"coming" of a manifestation of the Divine i.e. a new and independent
Messenger from God in succession to Abraham, Krishna, Moses, Zoroaster,
Buddha, Christ and Muhammad.
The Bahai's believe that this came as a twin manifestation, firstly The Bab
- analogous to John the Baptist as a precursor to Jesus Christ. This was to
be a short ministry of nine years during which time he experienced
imprisonment. Among those who were attracted by the new teaching, and
despite the reality of persecution and deprivation, was a Persian nobleman
named Baha'u'llah (pronounced Ba-howl-la) meaning Glory of God. In 1863, he
declared himself to be the One who was promised, a Divine Messenger.
The Islamic rulers of Iran didn't take kindly to these claims and talk of
unity and equality and so the new leader was much imprisoned and the growing
flock of believers were persecuted as they are to this very day in their
founding country of Iran. The story of persecution is a familiar one when a
movement emerges which is perceived as a threat to an established authority.
The earth is but one country
That the earth is but one country and mankind its citizens is the message on
the Baha'is summer camp poster at the gates of the school and, from what I
have read, seems central to their philosophy which indeed seems a worthy
ideal. They believe that through historical processes the traditional
barriers of race, class, creed and nation have steadily broken down and will
eventually give birth to a universal civilization.
From where I'm standing we still have a long, long way to go to achieve
anything like that ideal but at least, as they say, there is a nobility in
the striving. They also place great emphasis on the elimination of all forms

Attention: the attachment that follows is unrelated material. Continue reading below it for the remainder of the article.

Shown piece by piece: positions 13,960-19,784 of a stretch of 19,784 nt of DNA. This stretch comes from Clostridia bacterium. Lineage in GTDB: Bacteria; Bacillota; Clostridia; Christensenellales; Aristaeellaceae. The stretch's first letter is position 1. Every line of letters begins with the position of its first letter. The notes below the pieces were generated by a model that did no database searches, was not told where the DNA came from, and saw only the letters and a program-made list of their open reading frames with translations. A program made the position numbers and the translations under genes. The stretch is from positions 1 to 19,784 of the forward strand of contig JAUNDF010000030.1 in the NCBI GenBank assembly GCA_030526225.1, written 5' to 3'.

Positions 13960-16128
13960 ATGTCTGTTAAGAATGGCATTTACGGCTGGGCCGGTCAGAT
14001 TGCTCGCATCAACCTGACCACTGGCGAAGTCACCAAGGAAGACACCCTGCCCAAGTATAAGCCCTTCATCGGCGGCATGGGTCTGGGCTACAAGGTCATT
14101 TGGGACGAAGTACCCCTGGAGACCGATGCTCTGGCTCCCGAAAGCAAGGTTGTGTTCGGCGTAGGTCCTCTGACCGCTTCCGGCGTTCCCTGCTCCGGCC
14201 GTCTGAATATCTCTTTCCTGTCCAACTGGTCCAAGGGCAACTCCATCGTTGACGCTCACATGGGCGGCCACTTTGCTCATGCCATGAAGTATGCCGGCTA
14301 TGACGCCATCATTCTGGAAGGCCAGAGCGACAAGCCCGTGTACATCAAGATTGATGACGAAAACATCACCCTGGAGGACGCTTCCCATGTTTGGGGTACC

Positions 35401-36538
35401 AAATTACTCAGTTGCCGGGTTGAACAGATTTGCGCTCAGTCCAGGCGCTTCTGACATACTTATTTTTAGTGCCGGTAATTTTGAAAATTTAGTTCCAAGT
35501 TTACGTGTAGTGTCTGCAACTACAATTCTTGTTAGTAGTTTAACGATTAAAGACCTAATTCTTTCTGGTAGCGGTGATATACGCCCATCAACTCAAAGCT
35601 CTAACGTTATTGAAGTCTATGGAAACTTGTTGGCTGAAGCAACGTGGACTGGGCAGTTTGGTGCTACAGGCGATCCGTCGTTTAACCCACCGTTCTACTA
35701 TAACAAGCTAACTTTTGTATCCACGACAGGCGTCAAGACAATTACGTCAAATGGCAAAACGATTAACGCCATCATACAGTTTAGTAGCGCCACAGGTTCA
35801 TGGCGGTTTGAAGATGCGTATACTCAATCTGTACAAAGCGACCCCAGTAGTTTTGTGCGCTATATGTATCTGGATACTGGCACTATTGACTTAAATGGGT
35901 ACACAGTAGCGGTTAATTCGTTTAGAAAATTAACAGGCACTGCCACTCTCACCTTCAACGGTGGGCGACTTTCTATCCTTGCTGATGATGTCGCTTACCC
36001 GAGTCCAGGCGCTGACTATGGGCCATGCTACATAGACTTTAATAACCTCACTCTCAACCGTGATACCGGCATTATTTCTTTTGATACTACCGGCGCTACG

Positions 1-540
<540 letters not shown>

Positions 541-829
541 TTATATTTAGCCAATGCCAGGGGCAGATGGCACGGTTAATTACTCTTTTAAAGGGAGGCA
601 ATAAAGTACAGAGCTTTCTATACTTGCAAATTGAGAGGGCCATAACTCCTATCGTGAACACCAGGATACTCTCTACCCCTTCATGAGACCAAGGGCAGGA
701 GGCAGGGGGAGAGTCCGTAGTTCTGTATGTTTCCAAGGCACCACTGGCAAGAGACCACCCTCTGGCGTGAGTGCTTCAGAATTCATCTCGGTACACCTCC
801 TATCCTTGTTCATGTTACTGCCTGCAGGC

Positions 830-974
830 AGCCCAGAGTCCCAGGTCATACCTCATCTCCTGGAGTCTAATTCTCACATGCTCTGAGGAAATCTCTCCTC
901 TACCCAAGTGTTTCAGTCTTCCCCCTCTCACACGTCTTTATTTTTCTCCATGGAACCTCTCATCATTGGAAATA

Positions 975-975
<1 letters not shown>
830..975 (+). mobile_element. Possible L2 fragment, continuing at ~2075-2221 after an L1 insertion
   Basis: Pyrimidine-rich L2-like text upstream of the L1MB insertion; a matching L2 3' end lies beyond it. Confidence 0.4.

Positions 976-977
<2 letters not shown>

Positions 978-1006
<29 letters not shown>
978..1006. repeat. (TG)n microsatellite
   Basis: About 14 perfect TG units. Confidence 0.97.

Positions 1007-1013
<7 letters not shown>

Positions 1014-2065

of prejudice, full equality between the sexes, elimination of extremes of
poverty and wealth, universal education, the harmony of science and religion,
a sustainable balance between nature and technology and, furthermore and
critically, the essential oneness of the world's great religions.
All this is very positive and seems relevant in our modern world that has
been riven by sectional and national conflicts driven by tribalism and
racism. Their message seems to be a very positive one rather than negative,
inclusive rather than exclusive, unity as opposed to divisions. Sounds good
to me as an observer looking in and the world can only benefit from their
benign beliefs and commitment.
Incidentally, a George Townsend, a Church of Ireland clergyman in Galway
and later Dean of St. Patrick's, Dublin, first brought the ideas of the
Baha is faith to Ireland in 1901. The movement was well established by
the 1950's and today number well in excess of 600. I hope I have not
been "too heavy" this week but, as they say, knowledge is no load and it
is a good thing to deal with others with amity and consort with
affection. We all gain in the end.
Fa ilte romhaibh, ar ais.
©Copyright 2001, Munster Express (Ireland)
Page last updated/revised 082601